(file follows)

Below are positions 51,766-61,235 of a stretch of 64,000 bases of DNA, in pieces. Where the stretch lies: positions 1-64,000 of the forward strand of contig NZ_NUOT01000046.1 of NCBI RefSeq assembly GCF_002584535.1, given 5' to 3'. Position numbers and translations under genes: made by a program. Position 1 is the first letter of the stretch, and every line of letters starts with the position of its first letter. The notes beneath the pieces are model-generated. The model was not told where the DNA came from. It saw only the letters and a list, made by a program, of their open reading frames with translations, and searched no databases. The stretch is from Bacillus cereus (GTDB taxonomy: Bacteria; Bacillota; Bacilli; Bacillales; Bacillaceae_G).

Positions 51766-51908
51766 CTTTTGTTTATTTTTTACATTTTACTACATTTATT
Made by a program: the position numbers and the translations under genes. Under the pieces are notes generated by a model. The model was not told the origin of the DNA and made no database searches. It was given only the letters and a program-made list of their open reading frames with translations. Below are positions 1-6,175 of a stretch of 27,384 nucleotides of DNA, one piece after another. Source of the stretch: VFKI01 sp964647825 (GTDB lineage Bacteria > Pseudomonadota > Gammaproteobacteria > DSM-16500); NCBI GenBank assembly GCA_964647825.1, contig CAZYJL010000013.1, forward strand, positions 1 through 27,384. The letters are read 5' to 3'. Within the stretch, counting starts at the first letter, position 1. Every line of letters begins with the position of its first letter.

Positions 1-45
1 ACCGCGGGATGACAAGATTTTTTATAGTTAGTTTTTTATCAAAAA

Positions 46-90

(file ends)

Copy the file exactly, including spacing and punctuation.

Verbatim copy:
Below are positions 51,766-61,235 of a stretch of 64,000 bases of DNA, in pieces. Where the stretch lies: positions 1-64,000 of the forward strand of contig NZ_NUOT01000046.1 of NCBI RefSeq assembly GCF_002584535.1, given 5' to 3'. Position numbers and translations under genes: made by a program. Position 1 is the first letter of the stretch, and every line of letters starts with the position of its first letter. The notes beneath the pieces are model-generated. The model was not told where the DNA came from. It saw only the letters and a list, made by a program, of their open reading frames with translations, and searched no databases. The stretch is from Bacillus cereus (GTDB taxonomy: Bacteria; Bacillota; Bacilli; Bacillales; Bacillaceae_G).

Positions 51766-51908
51766 CTTTTGTTTATTTTTTACATTTTACTACATTTATT
Made by a program: the position numbers and the translations under genes. Under the pieces are notes generated by a model. The model was not told the origin of the DNA and made no database searches. It was given only the letters and a program-made list of their open reading frames with translations. Below are positions 1-6,175 of a stretch of 27,384 nucleotides of DNA, one piece after another. Source of the stretch: VFKI01 sp964647825 (GTDB lineage Bacteria > Pseudomonadota > Gammaproteobacteria > DSM-16500); NCBI GenBank assembly GCA_964647825.1, contig CAZYJL010000013.1, forward strand, positions 1 through 27,384. The letters are read 5' to 3'. Within the stretch, counting starts at the first letter, position 1. Every line of letters begins with the position of its first letter.

Positions 1-45
1 ACCGCGGGATGACAAGATTTTTTATAGTTAGTTTTTTATCAAAAA

Positions 46-90